I was in awe as I took in all the artifacts from Roman sarcophagi to silver sculpture to Byzantine works from Italy and Turkey to German Late Gothic sculptures. The mixture of different kinds of art from various periods gave the museum a dynamic quality and unique character.

Tracy Burns is a writer, proofreader and editor in Prague.

BerlinBode36

BerlinBode47

BerlinBode25

BerlinBode17

BerlinBode18

BerlinBode19

BerlinBode7

BerlinBode16

BerlinBode22

BerlinBode23

BerlinBode27

BerlinBode30

BerlinBode31

BerlinBode32

BerlinBode34

BerlinBode35

BerlinBode38

BerlinBode39

BerlinBode40

BerlinBode41

The Pergamon Museum Diary

BerlinPergamon2

The Ishtar Gate

BerlinPergamon5

BerlinPergamon6

BerlinPergamon16

Built from 1910 to 1930, the Pergamon Museum on Berlin’s Museum Island is one of the most visited museums in the country. One of its highlights, the Pergamon Altar, is closed for a lengthy period. Still, there’s a lot to see.

BerlinPergamon12

The Market Gate of Miletus

BerlinPergamon9

BerlinPergamon10

BerlinPergamon13

I especially was enthused by the Ishtar Gate in that dynamic blue color. Originally located in Babylon, it hails from 575 BC. The Market Gate of Miletus, dating from 2 AD, also overwhelmed me. I was very impressed with the wide range of Islamic art, too.

BerlinPergamon34

The Aleppo Room

BerlinPergamon35

My favorite exhibit is the Aleppo Room, a richly adorned red reception room from a house in that city. I had only seen pictures of present day Aleppo in ruins. It was difficult to imagine that something so beautiful had once stood in that city. I realized it was once a city of grandeur, though now, unfortunately, reduced to rubble. I felt the tragedy of the war deeply. Before, I had become almost numb to it, seeing so many pictures of the ruins on TV so many times. The exhibit made the war real, way too real.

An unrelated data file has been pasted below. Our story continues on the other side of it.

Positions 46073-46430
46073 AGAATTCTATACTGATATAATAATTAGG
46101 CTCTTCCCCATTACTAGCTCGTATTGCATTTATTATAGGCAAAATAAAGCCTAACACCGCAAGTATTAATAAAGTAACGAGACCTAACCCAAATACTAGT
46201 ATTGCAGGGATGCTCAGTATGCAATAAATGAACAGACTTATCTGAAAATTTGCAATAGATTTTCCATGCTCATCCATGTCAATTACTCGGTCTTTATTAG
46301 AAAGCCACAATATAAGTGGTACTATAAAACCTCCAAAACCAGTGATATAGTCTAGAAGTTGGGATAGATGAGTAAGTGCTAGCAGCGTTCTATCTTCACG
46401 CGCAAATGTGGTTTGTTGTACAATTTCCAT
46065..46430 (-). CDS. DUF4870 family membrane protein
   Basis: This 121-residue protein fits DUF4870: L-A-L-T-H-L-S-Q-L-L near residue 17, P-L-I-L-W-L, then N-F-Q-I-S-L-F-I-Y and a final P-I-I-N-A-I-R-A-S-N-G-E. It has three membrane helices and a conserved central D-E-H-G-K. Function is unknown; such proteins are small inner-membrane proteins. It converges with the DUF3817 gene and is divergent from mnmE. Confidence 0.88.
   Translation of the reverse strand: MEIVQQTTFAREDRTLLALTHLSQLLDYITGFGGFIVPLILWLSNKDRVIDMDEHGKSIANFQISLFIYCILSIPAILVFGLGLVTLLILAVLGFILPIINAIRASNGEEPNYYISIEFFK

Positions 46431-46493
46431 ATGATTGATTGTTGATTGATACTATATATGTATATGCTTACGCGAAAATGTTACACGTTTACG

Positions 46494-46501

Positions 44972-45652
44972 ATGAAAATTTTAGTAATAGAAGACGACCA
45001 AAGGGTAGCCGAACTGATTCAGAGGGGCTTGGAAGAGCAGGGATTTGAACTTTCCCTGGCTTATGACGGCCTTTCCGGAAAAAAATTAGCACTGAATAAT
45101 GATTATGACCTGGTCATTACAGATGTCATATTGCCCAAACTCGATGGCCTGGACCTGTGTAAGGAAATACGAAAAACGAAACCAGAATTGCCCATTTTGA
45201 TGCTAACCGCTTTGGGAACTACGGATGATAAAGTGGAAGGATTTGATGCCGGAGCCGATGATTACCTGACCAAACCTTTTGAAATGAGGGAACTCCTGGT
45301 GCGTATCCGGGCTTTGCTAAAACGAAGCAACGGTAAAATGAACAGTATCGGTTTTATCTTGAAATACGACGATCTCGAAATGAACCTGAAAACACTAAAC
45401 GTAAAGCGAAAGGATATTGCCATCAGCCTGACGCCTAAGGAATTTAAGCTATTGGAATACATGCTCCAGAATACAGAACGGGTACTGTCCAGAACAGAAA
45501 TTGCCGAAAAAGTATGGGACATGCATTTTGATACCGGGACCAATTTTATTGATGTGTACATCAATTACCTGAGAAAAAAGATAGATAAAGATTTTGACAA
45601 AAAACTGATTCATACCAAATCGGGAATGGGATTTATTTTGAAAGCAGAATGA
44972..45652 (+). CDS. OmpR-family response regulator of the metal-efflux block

BerlinPergamon17

BerlinPergamon19

BerlinPergamon21

BerlinPergamon23

I was also intrigued by the museum’s history. It was damaged during World War II, and, shortly afterwards, Russian soldiers took most of the items in the collection back to Russia. Most of it was returned in 1958 – yes, it took that long!, – but some of the objects are still in Russia. They are on display in St. Petersburg and Moscow.

Tracy A. Burns is a proofreader, writer and editor in Prague.

Islamic Art Collection

BerlinPergamon25

BerlinPergamon26

BerlinPergamon27

BerlinPergamon28

BerlinPergamon30

BerlinPergamon32

BerlinPergamon33

The Old National Gallery in Berlin Diary

BerlinONG20

BerlinONG21

One of my favorite museums in Berlin, the Old National Gallery has the shape of a temple from antiquity, which appealed to me. The museum opened in 1876. While it suffered damage during World War II, it was renovated and opened again in 1949. From 1998 to 2001 it underwent modern reconstruction.